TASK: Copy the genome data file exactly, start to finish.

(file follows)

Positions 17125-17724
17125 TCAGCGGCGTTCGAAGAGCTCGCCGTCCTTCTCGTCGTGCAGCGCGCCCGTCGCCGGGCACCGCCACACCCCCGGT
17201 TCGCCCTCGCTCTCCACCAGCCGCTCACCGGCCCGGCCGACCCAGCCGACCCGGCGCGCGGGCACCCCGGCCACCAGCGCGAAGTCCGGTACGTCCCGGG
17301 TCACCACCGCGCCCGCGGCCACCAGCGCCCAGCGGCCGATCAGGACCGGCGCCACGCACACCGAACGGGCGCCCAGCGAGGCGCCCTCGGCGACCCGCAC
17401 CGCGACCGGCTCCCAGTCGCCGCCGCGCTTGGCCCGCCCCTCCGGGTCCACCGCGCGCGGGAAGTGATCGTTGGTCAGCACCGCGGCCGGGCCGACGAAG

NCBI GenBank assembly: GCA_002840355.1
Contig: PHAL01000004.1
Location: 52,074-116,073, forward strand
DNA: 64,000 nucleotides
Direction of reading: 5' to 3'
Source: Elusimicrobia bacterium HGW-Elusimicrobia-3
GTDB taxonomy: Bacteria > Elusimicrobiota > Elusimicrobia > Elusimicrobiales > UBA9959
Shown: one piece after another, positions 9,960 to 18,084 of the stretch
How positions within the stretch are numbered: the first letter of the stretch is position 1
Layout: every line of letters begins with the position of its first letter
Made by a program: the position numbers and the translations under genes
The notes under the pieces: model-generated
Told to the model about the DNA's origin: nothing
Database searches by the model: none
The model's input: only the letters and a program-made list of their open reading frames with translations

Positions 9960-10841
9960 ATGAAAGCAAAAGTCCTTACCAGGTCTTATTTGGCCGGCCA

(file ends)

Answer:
Positions 17125-17724
17125 TCAGCGGCGTTCGAAGAGCTCGCCGTCCTTCTCGTCGTGCAGCGCGCCCGTCGCCGGGCACCGCCACACCCCCGGT
17201 TCGCCCTCGCTCTCCACCAGCCGCTCACCGGCCCGGCCGACCCAGCCGACCCGGCGCGCGGGCACCCCGGCCACCAGCGCGAAGTCCGGTACGTCCCGGG
17301 TCACCACCGCGCCCGCGGCCACCAGCGCCCAGCGGCCGATCAGGACCGGCGCCACGCACACCGAACGGGCGCCCAGCGAGGCGCCCTCGGCGACCCGCAC
17401 CGCGACCGGCTCCCAGTCGCCGCCGCGCTTGGCCCGCCCCTCCGGGTCCACCGCGCGCGGGAAGTGATCGTTGGTCAGCACCGCGGCCGGGCCGACGAAG

NCBI GenBank assembly: GCA_002840355.1
Contig: PHAL01000004.1
Location: 52,074-116,073, forward strand
DNA: 64,000 nucleotides
Direction of reading: 5' to 3'
Source: Elusimicrobia bacterium HGW-Elusimicrobia-3
GTDB taxonomy: Bacteria > Elusimicrobiota > Elusimicrobia > Elusimicrobiales > UBA9959
Shown: one piece after another, positions 9,960 to 18,084 of the stretch
How positions within the stretch are numbered: the first letter of the stretch is position 1
Layout: every line of letters begins with the position of its first letter
Made by a program: the position numbers and the translations under genes
The notes under the pieces: model-generated
Told to the model about the DNA's origin: nothing
Database searches by the model: none
The model's input: only the letters and a program-made list of their open reading frames with translations

Positions 9960-10841
9960 ATGAAAGCAAAAGTCCTTACCAGGTCTTATTTGGCCGGCCA